Quantcast

Warren Buffett calls for higher taxes on wealthy Americans

By Business Insider
Monday, August 15, 2011 8:11 EDT
google plus icon
warrenbuffet-afp
 
  • Print Friendly and PDF
  • Email this page

Warren Buffett wants to pay more taxes.

In an op-ed in the New York Times Monday, the Oracle of Omaha calls on Congress to ask him and other “super-rich” Americans to contribute more to the federal government.

Buffett called for the immediate increase in the tax rate for those making more than $1 million, and for a new, higher tax bracket for those making more than $10 million — including dividends and capital gains.

“And to those who argue that higher rates hurt job creation, I would note that a net of nearly 40 million jobs were added between 1980 and 2000,” he writes. “You know what’s happened since then: lower tax rates and far lower job creation.”

Buffett also called on the so-called “Super Committee” of 12 members of congress tasked with $1.5 trillion in deficit cuts to exceed that, in order to restore the nation’s confidence in Washington.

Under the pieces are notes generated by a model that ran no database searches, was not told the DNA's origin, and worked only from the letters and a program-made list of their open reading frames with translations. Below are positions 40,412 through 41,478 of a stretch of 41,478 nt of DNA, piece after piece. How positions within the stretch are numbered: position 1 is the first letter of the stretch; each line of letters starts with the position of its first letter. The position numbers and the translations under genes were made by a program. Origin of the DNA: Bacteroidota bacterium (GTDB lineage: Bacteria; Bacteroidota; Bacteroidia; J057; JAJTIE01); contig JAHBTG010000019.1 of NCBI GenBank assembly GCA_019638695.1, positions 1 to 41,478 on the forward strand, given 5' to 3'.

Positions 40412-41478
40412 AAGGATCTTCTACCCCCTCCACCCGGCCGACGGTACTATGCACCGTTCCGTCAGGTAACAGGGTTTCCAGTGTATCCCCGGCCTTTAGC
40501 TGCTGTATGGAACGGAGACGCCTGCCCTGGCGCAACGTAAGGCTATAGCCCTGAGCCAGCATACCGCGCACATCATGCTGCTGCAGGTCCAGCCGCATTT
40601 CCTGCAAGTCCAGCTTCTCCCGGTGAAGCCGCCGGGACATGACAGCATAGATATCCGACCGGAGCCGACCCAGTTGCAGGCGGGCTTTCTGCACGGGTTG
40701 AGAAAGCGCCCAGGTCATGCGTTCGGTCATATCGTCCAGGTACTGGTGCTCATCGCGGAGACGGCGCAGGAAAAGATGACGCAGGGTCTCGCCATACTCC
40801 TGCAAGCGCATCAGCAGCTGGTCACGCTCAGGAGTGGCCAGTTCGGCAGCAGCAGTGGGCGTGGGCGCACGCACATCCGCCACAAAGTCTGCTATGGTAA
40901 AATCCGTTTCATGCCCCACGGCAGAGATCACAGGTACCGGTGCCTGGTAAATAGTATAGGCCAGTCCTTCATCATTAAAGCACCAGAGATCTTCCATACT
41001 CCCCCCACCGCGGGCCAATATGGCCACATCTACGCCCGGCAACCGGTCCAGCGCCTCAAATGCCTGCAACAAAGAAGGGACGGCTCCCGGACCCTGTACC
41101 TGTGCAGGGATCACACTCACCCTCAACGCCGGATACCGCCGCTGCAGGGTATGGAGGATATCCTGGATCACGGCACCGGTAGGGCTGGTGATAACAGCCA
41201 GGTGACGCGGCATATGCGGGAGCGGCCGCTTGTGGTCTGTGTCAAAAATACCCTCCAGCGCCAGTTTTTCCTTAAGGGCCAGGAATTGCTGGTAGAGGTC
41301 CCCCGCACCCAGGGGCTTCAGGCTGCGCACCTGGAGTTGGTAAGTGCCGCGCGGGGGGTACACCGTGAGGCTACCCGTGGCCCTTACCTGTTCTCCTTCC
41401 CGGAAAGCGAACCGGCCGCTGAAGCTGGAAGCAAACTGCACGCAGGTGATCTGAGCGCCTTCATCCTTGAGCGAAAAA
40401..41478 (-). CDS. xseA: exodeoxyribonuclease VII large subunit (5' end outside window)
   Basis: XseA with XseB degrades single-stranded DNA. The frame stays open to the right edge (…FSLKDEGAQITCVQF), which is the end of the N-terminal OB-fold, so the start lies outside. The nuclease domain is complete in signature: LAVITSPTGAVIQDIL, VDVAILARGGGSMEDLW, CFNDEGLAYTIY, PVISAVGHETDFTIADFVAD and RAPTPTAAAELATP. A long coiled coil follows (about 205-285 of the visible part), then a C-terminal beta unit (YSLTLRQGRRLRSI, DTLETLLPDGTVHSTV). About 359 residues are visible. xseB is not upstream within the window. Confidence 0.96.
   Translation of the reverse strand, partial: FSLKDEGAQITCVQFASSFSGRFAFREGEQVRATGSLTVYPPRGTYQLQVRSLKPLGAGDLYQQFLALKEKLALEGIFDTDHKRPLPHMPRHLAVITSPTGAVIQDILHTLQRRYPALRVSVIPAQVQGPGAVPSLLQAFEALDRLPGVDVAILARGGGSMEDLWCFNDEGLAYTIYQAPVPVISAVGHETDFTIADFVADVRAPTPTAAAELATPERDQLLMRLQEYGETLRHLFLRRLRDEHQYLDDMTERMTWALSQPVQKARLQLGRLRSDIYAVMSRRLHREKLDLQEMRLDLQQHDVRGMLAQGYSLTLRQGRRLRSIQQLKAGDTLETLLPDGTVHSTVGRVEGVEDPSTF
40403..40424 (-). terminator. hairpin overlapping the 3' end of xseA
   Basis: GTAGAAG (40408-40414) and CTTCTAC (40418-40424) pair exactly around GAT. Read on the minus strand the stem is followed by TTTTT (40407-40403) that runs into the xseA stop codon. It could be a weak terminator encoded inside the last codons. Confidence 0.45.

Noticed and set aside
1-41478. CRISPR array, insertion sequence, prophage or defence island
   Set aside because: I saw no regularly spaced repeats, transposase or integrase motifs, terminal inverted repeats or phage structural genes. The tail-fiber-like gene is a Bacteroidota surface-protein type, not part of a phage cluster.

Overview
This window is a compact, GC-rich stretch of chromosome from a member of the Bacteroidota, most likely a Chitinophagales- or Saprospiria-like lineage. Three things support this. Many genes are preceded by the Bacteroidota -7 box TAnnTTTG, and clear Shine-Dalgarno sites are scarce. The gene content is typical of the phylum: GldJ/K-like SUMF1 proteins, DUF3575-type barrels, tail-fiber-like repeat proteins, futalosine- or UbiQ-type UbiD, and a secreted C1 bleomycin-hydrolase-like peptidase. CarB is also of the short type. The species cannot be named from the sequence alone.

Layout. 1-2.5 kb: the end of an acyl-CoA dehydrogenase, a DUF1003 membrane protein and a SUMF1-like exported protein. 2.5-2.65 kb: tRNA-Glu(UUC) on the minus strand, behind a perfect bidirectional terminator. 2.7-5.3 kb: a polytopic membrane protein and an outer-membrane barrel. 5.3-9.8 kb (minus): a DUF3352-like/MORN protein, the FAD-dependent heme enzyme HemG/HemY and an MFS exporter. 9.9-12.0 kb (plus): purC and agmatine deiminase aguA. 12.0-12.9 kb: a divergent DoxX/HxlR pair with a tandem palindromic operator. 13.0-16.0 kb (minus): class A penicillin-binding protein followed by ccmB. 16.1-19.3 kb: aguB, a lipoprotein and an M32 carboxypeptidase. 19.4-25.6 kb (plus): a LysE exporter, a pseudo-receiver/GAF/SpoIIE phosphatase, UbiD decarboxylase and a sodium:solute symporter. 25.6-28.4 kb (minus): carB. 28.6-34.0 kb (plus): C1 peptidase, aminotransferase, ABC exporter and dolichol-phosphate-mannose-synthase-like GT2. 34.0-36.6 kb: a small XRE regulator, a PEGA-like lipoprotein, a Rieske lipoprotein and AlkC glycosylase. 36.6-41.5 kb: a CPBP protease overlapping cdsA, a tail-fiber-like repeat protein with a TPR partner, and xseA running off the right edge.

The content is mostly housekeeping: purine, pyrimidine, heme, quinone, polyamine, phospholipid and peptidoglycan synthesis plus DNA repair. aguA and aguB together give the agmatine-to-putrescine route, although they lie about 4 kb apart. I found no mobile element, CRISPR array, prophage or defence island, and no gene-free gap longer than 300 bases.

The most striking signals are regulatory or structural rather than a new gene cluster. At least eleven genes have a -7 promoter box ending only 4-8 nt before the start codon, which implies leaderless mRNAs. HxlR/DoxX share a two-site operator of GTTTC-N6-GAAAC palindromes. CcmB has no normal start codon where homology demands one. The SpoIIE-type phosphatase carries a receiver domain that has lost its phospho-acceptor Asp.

He said Congress seems bent on protecting him and other wealth Americans from taxes as if “we were spotted owls or some other endangered species,” but added they can do their part.

“My friends and I have been coddled long enough by a billionaire-friendly Congress,” he writes. “It’s time for our government to get serious about shared sacrifice.”

Read the full op-ed here.

####

You might also like:

  • Politics In 60 Seconds
  • Rick Perry’s Campaign Already Has Bachmann, Romney Looking Over Their Shoulders
  • Warren Buffett: The Super-Rich Have Been Coddled Long Enough By A Billionaire-Friendly Congress
  • Perry Releases First Presidential Campaign Ad
  • A Devastating Look At Obama’s Economic Policy Strategy
  • Business Insider
    Business Insider
    Business Insider is a new business site with deep financial, media, tech, and other industry verticals. The flagship vertical, Silicon Alley Insider, launched on July 19, 2007, led by DoubleClick founders Dwight Merriman and Kevin Ryan and former top-ranked Wall Street analyst Henry Blodget. Business Insider is dedicated to aggregating, reporting, and analyzing the top news stories across the web and delivering them to you at rapid-fire pace.
     
     
     
     
    By commenting, you agree to our terms of service
    and to abide by our commenting policy.
     
    Google+